I always cringe, at least inwardly, when I hear somebody say, “I don’t believe in science.” I know that I’m not the only one who does. I say it as well, but not for the same reasons.
It’s been my experience when I hear that said, I take it to mean, “I find (insert scientific concept her) so far beyond my understanding that I reject it without pursuing it any farther.” It becomes a de facto argument from incredulity.
When I say, “I don’t believe in science.” I mean something totally different. What I am trying to convey is that Science, in all of its legitimate forms, isn’t a belief system. Science “works” by hypothesis formation, experimentation, observation, reforming hypothesis, rinse and repeat. There isn’t a place for belief because belief, and I’m talking religious belief in this context, is the assertion that one can call something true that one have never observed.
I was raised Roman Catholic. There is a tradition in the Church of Transubstantiation. The belief that during Mass that the wine is turned into the blood of Christ, and the bread is turned into the body of Christ. I remember growing up and Sister Rose Andre telling the class, as we prepared for our First Eucharist, that while these may still look like bread and wine, they are really the body and blood of Jesus. At that time, I did believe precisely that. There was no observable change. We just took it as truth. There is no harm in that belief. There is also no scientific basis for it.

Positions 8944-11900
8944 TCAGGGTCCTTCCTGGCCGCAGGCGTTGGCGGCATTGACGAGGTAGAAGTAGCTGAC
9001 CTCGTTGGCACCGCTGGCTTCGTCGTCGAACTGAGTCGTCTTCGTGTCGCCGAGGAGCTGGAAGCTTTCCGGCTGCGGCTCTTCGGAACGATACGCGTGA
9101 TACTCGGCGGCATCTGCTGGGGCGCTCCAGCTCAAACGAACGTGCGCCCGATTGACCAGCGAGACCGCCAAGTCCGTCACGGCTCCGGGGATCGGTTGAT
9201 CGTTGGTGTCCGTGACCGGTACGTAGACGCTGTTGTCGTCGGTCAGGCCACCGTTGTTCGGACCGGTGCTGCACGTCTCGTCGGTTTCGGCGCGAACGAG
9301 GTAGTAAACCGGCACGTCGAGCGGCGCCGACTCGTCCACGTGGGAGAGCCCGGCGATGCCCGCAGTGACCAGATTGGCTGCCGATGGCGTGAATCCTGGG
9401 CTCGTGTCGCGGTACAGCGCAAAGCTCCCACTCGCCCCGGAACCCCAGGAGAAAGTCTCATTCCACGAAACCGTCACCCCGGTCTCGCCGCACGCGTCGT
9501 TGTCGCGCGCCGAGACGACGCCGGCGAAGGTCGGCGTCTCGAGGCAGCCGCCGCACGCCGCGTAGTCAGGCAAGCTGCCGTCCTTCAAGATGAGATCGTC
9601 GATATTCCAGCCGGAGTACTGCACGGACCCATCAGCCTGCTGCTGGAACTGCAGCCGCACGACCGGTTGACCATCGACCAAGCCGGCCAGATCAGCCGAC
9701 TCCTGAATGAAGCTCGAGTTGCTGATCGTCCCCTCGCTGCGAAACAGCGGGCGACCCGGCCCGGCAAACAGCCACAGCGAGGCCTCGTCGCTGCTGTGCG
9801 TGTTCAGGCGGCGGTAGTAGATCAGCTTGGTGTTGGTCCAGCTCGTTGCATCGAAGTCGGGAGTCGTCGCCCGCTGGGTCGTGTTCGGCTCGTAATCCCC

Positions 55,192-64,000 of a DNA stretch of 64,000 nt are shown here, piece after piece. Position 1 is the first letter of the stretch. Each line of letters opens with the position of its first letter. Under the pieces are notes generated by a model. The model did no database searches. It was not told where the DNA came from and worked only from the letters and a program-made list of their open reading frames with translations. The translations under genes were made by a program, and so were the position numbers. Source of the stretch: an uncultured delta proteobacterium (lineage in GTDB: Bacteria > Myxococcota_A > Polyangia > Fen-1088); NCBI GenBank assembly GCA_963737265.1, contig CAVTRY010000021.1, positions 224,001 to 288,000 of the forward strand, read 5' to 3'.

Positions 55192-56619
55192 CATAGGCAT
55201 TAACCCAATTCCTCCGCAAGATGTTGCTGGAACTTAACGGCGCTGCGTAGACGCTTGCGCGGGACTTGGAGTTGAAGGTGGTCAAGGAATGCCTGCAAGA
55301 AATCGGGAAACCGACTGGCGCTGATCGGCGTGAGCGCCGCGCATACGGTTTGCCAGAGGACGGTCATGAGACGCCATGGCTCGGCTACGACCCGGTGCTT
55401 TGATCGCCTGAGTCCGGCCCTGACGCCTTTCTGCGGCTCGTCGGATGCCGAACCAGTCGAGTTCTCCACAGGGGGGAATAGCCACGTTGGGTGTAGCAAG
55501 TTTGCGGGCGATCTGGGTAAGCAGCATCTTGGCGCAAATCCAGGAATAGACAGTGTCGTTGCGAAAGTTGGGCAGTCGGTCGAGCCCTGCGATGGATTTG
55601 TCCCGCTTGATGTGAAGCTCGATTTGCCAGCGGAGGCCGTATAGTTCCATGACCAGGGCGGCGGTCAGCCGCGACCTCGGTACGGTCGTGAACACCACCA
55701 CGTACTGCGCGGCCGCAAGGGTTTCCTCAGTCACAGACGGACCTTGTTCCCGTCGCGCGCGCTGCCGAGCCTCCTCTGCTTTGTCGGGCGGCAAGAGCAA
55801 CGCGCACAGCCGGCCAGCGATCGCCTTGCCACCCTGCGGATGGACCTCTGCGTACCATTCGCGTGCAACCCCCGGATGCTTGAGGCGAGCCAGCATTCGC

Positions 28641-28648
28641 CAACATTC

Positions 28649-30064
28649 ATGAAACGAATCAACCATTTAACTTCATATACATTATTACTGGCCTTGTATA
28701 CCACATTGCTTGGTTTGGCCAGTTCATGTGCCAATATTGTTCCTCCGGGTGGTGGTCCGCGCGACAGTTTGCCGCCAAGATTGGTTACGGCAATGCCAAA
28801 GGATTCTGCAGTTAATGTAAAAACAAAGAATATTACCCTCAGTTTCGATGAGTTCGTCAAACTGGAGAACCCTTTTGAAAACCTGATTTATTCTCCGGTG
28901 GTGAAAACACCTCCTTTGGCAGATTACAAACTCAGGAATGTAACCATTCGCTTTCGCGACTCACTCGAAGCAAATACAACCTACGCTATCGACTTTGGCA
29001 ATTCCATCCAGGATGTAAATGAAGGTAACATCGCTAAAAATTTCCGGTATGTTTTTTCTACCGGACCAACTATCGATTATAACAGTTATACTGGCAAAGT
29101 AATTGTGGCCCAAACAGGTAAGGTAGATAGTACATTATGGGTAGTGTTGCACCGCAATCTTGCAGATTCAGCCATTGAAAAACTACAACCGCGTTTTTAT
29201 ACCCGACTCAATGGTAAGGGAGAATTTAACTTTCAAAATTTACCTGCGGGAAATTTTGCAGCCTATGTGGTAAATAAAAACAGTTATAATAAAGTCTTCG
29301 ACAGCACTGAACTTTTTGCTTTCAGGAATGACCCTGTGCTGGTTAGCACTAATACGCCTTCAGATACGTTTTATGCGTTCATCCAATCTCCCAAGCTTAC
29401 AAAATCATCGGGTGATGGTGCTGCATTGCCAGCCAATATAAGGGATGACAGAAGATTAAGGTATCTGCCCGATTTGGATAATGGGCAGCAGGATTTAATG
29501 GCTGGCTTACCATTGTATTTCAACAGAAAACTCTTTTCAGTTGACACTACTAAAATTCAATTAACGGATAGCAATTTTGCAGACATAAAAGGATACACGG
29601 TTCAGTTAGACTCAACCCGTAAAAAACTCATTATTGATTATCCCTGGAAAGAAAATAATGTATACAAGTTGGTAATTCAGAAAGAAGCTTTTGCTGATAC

That is the crux of what I’m saying. We believe as true what we can’t experience through our senses. We believe Transubstantiation is truth.
We know from our personal experience that the grass is green, water is wet and when I bounce my head off the sidewalk, it hurts like all get out. That’s empirical. That’s also Science, sort of.
My point is this: One is welcome to believe anything she, he, they want to. I have no problem with that. My problem lies where people substitute out belief for observation and that line blurs.